We examined the prevalence and prognostic impact of a positive T wave in lead aVR (aVRT+) on a standard electrocardiogram in the general population. Data were collected from a large nationally representative (random sample) health examination survey conducted in Finland from 2000 through 2001. The survey consisted of 6,354 subjects (2,876 men and 3,478 women) ≥30 years who participated in the field health examination including standard electrocardiographic (ECG) recording at rest. The prevalence of aVRT+ (defined as positive or isoelectric T wave in lead aVR) was 2.2%. During the median follow-up of 98.5 months (interquartile range 96.6 to 99.6), there were 214 (3.5%) cardiovascular (CV) deaths. In Cox regression analysis after adjustment for age and gender, relative risks for CV and total mortalities associated with aVRT+ were 3.24 (95% confidence interval [CI] 2.32 to 4.54, p <0.001) and 1.91 (95% CI 1.47 to 2.49, p <0.001), respectively. In the fully adjusted model controlling for other risk factors, CV morbidity, and ECG findings, the relative risk for CV mortality for aVRT+ was 2.94 (95% CI 2.07 to 4.18, p <0.001). In conclusion, aVRT+, an easily recognized ECG finding, predicts risk for CV mortality in the general population. This finding could aid in screening for risk of total and CV mortalities.
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http://dx.doi.org/10.1016/j.amjcard.2011.07.042DOI Listing
December 2011

Prognostic implications of quantitative ST-segment characteristics and T-wave amplitude for cardiovascular mortality in a general population from the Health 2000 Survey.

Ann Med 2010 Oct;42(7):502-11

Division of Internal Medicine, Department of Cardiology, Seinäjoki Central Hospital, Finland.

Aims: We determined the gender-specific prognostic importance of quantitative measures of the ST segment and T wave in a community cohort.

Methods: Data were collected from 5613 Finnish individuals. Four electrocardiogram (ECG) lead groups were used: anterior, lateral, inferior, and lead V5. ST-segment depression, determined at four points along the ST segment, and T-wave amplitude were treated as continuous variables in Cox regression analyses.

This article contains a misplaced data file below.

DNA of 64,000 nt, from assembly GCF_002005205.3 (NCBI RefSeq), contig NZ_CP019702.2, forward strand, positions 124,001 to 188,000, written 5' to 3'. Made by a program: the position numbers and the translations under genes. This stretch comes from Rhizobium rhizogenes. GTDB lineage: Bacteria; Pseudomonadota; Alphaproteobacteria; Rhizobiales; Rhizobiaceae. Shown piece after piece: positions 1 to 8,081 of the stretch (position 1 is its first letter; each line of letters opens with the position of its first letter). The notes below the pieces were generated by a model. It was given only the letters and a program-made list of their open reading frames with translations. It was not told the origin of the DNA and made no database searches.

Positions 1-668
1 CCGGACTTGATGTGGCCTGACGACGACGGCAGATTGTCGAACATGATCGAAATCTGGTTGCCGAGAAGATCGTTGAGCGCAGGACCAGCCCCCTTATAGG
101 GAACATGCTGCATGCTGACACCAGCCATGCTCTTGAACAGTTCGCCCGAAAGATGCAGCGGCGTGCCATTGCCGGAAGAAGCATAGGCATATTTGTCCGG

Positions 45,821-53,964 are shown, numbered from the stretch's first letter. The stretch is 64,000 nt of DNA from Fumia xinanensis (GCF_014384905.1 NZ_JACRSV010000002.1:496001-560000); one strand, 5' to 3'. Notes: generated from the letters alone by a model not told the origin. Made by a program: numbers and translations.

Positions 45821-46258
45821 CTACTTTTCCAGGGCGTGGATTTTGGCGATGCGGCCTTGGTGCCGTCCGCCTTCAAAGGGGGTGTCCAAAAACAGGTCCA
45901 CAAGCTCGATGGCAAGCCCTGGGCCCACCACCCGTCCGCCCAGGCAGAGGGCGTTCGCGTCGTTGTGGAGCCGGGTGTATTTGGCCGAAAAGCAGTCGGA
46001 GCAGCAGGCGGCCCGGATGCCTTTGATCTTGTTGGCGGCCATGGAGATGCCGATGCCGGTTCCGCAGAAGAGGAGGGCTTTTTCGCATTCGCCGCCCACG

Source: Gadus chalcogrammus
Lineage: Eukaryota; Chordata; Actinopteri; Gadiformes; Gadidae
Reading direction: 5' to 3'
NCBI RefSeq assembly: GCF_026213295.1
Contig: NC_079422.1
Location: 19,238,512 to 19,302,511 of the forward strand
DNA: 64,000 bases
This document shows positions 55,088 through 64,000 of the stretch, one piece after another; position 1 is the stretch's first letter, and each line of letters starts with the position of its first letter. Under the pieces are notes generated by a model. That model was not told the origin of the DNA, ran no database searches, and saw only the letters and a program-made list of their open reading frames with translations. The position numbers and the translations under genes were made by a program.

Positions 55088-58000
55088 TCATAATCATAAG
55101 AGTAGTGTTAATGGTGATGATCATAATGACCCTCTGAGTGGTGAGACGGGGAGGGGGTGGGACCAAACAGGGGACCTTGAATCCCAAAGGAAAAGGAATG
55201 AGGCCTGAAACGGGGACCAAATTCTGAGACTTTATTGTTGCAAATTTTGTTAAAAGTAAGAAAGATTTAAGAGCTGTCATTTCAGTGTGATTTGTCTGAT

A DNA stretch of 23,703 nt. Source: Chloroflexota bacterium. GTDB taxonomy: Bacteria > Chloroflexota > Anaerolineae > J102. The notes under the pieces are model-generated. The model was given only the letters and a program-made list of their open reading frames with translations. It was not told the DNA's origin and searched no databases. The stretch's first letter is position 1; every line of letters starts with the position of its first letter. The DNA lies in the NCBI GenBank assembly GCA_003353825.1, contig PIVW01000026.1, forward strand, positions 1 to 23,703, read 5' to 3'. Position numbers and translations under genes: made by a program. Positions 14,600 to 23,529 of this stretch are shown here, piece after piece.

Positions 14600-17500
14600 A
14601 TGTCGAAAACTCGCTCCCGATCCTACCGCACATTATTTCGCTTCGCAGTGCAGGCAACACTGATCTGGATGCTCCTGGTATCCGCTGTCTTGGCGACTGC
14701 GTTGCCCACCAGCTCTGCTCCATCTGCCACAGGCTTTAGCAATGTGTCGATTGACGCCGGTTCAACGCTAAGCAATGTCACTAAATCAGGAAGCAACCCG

Results: During a median follow-up period of 72.4 months, 120 cardiovascular deaths were registered. Among women, lateral lead group as well as lead V5 showed highly significant adjusted hazard ratios at all four ST-depression assessment points. This significance was lost in women ≥ 55 years when those with ECG-based criteria of left ventricular hypertrophy (LVH) were excluded. Results for ST-segment depression were not significant among men. As those with LVH were excluded, men ≥ 55 years showed borderline significance. T-wave amplitude did not reach significance among men, while lateral leads and lead V5 bore prognostic information among women.

Conclusion: Quantitative ST-segment depression, regardless of the measurement point, allows prediction of cardiovascular death in women within a general population. However, the effect disappears as those with LVH are excluded. This observation highlights the need for consideration of LVH when depressed ST segments are clinically observed.
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http://dx.doi.org/10.3109/07853890.2010.505932DOI Listing
October 2010

Prevalence and prognostic value of poor R-wave progression in standard resting electrocardiogram in a general adult population. The Health 2000 Survey.

Ann Med 2010 Mar;42(2):123-30

Division of Internal Medicine, Department of Cardiology, Seinäjoki Central Hospital, Finland.

Aims: We examined the prevalence and prognostic impact of poor R-wave progression (PRWP) in a standard electrocardiogram (ECG) in a general population.

Methods: Data and standard resting ECG recording were collected from a large nationally representative (random sample) health examination survey conducted in Finland in 2000-2001. The final study population consisted of 5613 individuals.

Results: The prevalence of PRWP (defined as RV3 < or = 3 mm and RV2 < or = RV3) was 7.0% in women and 2.7% in men (P< or = 0.001 for difference). During follow-up of 70 +/- 9 months (mean +/- SD), 317 patients died (5.6%). Both all-cause and cardiovascular mortality was higher in the group with PRWP than in those without PRWP in both women and men. In Cox regression analysis after adjustment for age, hypertension, diabetes, previous myocardial infarction, and coronary heart disease, the relative risk for all-cause mortality for PRWP was 1.69 (95% CI 0.89-3.22, P=0.112) for men and 2.00 (95% CI 1.28-3.13, P=0.002) for women. For cardiovascular mortality the relative risk for individuals with PRWP was 1.85 (0.74-4.65, P=0.19) for men and 3.02 (1.54-5.93, P=0.001) for women.

Conclusions: PRWP is a common ECG finding and predicts risk for total and cardiovascular mortality in women in a general population.
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http://dx.doi.org/10.3109/07853890903555334DOI Listing
March 2010